Osl dating sheffield
For this purpose, optically stimulated luminescence (OSL) dating, among other dating techniques, has been used in order to establish accurate chronology.More than 150 samples from glacial environments have been dated and provide key information for modelling of the ice retreat.Measurements have been performed on different luminescence readers to study the possible contribution of instrument reproducibility.These have shown that a great variability can be observed not only among the studied samples but also within a specific site and even a specific sample.
Specific statistical approaches have been used to over come the former to enable the estimated ages to be based on grain populations most likely to have been well bleached.This makes it an extremely valuable technique for dating landforms deposited by the wind, rivers and glaciers.Put in slightly more technical terms it uses a light-sensitive signal that has built up in sand grains from exposure to background radiation (see this acceisble quick fact sheet and this excellent set of guidelines written by Geoff Duller).For example, if the question was ‘how dyanmic was dune accumulation and migration over the past 5,000 years’ we could rapidly make measurements on small amounts of material in the field to target those parts of the 34,000 km^2 of the Namib Sand Sea that were about 5,000 years old or less.Then we would need only to sample those areas and depths into the sand dunes.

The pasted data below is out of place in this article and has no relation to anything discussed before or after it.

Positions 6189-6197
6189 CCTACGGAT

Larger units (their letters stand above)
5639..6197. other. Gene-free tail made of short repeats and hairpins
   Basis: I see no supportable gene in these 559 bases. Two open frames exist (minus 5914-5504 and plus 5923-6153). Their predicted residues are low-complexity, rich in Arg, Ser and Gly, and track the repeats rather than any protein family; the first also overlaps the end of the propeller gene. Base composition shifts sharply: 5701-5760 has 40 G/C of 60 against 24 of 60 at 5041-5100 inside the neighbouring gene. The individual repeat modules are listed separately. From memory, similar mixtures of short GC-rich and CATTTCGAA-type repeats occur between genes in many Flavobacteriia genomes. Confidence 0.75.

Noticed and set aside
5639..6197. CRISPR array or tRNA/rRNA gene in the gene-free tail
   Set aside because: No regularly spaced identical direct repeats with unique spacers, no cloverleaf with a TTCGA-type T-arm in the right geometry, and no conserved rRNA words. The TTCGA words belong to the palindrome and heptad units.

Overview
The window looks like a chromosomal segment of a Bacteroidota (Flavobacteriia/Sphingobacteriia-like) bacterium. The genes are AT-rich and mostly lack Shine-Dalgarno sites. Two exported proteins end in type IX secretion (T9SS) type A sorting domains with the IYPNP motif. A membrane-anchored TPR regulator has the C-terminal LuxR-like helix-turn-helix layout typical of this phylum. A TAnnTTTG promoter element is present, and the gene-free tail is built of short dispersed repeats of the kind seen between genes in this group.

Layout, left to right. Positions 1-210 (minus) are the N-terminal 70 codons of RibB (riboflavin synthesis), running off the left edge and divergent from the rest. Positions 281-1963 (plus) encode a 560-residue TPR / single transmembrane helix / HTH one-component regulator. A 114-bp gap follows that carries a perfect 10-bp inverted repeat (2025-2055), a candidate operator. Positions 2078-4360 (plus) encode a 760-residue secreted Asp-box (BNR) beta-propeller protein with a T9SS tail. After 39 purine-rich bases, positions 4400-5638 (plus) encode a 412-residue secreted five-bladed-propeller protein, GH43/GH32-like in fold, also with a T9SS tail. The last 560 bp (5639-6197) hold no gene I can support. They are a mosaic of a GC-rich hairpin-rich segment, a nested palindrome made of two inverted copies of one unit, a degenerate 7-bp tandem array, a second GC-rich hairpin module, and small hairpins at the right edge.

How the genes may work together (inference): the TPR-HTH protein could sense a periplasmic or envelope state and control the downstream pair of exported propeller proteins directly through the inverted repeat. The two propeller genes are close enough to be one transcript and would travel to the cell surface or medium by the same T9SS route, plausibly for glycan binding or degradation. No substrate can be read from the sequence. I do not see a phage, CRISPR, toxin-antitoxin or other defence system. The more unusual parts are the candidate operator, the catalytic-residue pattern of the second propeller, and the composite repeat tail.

This may be because the sites we have chosen, all inside the Namib Sand Sea have a common sedimentary origin. We are not advocating that this should be done instead of full optically stimulated luminescence dating, with full sample preparation and full analytical protocols (time-intensive as it is, including lots of time in the dark laboratory).